In recent years, the Philippines has seen a trend of platformization in domestic and care work through small-scale digital platforms that offer on-demand cleaning services. The nascent and informal nature of this system has given rise to new modes of employment and labor relationships that do not conform with the traditional models of domestic work recognized by Philippine law. This report maps out this new ecosystem, analyzes the impact of digital platforms from the lens of social protection and questions whether the emerging models that result from such platformization transform or preserve long-standing narratives of domestic work as feminized, invisible and undervalued work. It offers policy recommendations towards equitable rights and working conditions for domestic workers engaged in platform-mediated work.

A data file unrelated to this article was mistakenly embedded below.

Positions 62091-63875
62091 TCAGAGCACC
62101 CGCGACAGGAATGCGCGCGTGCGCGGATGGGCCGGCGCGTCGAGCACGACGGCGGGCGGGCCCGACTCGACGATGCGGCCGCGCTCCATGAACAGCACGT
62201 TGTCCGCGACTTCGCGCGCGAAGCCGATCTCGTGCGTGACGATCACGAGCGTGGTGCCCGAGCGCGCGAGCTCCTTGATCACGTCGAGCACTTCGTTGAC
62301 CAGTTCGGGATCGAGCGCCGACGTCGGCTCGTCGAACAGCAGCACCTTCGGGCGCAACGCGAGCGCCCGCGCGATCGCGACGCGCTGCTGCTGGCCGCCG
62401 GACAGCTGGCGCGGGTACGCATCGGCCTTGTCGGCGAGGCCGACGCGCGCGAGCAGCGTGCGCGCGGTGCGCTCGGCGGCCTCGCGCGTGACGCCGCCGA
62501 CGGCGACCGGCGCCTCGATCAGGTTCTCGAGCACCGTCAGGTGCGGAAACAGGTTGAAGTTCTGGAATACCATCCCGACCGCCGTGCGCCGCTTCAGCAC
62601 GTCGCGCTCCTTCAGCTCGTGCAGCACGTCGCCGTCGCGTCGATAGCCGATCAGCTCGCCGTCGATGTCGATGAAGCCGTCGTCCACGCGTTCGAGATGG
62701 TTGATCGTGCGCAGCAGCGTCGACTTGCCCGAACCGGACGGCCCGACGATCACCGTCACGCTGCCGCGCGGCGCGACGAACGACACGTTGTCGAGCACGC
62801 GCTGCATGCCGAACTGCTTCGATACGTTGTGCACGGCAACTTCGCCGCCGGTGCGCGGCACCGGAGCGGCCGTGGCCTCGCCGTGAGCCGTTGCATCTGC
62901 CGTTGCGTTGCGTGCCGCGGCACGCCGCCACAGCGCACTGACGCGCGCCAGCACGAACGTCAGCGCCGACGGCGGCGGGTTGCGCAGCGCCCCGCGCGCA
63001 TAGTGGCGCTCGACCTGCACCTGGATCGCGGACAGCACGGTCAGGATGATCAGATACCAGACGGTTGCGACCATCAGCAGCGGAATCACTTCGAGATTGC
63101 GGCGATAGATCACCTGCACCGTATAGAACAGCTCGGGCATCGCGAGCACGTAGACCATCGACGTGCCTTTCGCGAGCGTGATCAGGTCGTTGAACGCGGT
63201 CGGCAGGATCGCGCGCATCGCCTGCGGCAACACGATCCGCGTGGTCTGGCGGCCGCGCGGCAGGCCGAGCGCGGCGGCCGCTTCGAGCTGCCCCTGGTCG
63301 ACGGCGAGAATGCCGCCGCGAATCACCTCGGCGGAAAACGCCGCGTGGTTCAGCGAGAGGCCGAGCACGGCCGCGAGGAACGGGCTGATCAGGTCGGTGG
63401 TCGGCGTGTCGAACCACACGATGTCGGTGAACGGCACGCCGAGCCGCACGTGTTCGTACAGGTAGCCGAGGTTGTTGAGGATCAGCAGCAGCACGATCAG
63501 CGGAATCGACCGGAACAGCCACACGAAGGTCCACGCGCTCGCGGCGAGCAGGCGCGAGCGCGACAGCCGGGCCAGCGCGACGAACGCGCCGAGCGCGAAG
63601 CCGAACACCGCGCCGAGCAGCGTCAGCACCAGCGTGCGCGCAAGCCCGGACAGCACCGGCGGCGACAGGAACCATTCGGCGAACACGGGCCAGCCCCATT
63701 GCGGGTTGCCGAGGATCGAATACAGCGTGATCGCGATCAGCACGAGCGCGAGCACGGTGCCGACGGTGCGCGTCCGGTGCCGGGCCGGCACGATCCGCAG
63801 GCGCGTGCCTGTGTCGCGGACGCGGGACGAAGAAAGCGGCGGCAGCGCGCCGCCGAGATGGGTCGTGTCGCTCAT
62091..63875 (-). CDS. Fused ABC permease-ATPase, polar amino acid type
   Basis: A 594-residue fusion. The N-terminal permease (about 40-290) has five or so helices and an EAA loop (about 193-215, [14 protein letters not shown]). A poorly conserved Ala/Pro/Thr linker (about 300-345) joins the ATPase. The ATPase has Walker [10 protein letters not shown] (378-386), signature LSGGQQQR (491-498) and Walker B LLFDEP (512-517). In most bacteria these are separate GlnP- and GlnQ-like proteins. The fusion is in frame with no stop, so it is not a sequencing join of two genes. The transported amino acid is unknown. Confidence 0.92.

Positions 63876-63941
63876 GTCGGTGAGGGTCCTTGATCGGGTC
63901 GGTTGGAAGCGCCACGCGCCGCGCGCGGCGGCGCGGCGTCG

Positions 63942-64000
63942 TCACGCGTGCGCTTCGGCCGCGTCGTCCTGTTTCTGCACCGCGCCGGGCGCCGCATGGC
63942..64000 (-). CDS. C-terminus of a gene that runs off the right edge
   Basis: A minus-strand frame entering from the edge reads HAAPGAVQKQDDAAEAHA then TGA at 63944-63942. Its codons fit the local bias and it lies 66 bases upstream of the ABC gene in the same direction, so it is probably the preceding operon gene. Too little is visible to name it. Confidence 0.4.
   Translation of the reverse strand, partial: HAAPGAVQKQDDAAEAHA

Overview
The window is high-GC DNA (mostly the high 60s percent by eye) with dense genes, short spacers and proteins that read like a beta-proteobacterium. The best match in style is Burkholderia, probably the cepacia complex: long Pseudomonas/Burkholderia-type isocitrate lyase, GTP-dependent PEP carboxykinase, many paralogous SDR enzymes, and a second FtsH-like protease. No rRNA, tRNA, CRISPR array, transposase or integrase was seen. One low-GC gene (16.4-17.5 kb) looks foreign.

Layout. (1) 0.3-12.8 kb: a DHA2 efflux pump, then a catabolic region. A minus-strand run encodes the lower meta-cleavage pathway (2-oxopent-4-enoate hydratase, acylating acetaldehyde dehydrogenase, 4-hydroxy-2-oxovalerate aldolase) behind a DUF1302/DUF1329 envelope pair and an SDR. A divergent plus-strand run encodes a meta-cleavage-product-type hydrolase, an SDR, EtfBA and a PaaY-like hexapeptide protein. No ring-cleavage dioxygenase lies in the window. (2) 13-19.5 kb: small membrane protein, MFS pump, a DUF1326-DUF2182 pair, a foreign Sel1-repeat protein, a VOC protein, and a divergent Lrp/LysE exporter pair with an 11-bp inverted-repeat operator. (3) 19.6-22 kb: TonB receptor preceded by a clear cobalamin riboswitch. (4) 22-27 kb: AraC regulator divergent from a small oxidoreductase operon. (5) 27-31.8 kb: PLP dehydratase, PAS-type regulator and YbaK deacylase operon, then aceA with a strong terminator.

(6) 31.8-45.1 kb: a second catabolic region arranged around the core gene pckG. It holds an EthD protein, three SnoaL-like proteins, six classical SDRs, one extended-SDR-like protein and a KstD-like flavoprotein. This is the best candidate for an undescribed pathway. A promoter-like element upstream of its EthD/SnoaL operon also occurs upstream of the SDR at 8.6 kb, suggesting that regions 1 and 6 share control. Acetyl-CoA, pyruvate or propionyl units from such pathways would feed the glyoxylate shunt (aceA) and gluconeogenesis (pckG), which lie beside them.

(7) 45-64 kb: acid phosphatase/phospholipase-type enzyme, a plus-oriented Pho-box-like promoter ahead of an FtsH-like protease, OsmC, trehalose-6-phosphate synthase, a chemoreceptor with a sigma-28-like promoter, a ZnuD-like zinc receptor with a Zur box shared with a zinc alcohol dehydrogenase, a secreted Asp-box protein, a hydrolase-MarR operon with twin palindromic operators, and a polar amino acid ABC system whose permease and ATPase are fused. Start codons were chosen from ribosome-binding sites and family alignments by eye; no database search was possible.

This paper was co-authored by Teresita Barramedam, Jessamine Pacis and Arlen Sandino Barrameda.